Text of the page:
The space shuttle Columbia is expected to make its third flight in Earth orbit during the week of March 22, a flight that will last more than twice as long as either of the first two flights.

"We expect to roll the shuttle into the vehicle assembly building on Feb. 5 and out to the pad about Feb. 21," orbiter project engineer James A. Thomas said yesterday at the Kennedy Space Center in Florida. "Everything points at a launch the week of March 22."

The third flight is planned to last seven days and take astronauts Jack Lousma and Charles G. Fullerton on an orbital path that will let the sun bake critical parts of the spacecraft the entire time Columbia is in sunlight. The spacecraft payload bay door will soak up 26 hours of sunshine, the tail 30 hours and the nose 80 hours.

"This is a thermal mission," Thomas said. "We're targeting toward the sun to get measurements of how Columbia reacts to the heat of the sun at certain flight angles."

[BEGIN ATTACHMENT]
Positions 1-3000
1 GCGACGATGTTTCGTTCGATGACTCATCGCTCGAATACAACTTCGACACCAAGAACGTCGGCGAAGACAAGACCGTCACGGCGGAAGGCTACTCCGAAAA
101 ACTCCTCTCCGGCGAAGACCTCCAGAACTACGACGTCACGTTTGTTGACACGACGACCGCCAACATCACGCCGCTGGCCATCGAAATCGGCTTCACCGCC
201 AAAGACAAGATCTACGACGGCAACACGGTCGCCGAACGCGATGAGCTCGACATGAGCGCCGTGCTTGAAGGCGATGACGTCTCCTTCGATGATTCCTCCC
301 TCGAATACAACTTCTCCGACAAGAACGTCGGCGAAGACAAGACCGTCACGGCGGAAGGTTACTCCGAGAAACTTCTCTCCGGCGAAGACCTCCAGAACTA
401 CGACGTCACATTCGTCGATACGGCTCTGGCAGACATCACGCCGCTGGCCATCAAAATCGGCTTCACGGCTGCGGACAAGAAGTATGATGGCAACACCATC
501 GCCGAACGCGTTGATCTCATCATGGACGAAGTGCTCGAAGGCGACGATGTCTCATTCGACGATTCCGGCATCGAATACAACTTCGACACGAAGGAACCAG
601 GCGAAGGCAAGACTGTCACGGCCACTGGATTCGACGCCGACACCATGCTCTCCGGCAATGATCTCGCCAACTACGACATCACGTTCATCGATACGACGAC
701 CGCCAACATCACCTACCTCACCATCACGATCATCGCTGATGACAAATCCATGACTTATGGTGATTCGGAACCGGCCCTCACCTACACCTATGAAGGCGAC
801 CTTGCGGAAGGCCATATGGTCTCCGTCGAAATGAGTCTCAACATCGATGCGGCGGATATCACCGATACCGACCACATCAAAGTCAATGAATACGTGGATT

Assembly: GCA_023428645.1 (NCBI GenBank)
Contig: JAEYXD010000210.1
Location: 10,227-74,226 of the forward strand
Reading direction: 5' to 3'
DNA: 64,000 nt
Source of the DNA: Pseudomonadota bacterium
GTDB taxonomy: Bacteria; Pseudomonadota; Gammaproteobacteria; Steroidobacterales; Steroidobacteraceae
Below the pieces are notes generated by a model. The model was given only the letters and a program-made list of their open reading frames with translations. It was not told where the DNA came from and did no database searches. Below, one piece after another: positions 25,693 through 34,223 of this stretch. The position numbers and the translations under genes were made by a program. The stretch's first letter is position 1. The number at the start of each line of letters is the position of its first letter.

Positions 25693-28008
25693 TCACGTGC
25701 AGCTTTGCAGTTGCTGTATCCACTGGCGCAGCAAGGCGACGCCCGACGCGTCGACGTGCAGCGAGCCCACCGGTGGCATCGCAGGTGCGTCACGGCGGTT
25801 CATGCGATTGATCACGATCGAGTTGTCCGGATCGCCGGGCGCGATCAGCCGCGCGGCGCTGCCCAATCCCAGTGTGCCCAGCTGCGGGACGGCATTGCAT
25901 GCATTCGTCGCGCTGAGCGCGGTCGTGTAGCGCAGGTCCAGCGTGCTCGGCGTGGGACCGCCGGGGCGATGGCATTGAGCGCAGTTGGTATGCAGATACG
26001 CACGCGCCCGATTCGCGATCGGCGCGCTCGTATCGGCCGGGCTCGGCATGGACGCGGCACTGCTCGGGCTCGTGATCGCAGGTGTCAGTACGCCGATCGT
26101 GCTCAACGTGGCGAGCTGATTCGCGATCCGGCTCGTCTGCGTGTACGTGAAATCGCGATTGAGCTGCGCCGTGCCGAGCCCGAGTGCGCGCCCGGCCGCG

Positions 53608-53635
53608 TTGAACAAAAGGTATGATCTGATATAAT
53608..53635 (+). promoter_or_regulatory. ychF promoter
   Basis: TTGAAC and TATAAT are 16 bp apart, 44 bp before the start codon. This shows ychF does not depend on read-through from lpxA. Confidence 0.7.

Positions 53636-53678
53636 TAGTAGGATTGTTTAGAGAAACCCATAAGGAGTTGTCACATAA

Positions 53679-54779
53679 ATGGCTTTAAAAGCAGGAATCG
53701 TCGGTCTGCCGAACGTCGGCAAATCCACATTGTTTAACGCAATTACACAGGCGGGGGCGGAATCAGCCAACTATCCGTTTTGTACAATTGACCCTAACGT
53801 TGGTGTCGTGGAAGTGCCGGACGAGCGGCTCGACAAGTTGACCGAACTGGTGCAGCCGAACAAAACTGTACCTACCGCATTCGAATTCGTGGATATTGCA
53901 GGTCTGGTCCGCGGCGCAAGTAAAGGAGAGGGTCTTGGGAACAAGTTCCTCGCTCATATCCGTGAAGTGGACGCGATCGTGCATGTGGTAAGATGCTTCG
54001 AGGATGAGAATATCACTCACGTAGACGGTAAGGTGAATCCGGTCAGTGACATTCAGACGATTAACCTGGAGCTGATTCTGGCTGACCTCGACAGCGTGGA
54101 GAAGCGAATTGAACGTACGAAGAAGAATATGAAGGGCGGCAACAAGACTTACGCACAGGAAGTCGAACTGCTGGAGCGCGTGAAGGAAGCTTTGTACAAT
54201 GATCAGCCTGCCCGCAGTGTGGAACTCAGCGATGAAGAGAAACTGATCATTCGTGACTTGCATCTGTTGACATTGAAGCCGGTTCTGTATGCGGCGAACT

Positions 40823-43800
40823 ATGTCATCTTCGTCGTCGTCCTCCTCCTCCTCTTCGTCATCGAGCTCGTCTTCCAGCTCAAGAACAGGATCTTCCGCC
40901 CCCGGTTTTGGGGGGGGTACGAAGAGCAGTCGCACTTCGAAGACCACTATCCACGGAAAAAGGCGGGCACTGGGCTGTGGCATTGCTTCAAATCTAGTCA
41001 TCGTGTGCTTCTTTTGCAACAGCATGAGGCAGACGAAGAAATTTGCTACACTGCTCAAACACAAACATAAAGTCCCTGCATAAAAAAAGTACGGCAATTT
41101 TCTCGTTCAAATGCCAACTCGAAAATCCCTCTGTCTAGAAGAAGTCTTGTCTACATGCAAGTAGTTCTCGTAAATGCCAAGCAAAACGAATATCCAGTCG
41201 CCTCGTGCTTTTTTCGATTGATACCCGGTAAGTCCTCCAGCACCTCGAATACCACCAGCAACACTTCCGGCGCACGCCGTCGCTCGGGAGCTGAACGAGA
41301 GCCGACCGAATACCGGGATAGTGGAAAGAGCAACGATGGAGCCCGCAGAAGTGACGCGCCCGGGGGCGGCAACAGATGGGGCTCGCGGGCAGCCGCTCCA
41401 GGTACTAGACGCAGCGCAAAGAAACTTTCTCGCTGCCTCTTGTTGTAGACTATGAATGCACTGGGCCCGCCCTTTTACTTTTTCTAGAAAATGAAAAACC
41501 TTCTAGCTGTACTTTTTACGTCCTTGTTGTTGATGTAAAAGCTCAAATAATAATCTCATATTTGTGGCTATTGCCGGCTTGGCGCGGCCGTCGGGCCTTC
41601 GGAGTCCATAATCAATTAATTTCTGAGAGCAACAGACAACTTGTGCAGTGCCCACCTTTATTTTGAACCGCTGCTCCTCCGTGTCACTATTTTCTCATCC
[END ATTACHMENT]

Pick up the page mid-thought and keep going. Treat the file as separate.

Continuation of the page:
Thomas said that exhaustive testing of the fuel cell that failed on the last flight and cut the mission from five to three days showed that the failure was "not generic" to all three fuel cells that power the spacecraft in orbital flight.

"We discovered that the failed cell had a small metal sliver in a pump that aspirates water out of the fuel cell, a device much like the aspirator a dentist puts in your mouth to remove excess water," Thomas said. "The sliver clogged the pump, which then was unable to aspirate water. The water then backed up into the fuel cell and flooded the cell. We don't anticipate this happening again."

By late Thursday, Thomas said, technicians had replaced 400 of the 449 silica fiberglass tiles that cover the shuttle's fuselage to protect it from heat of reentry and that had been removed after the second flight.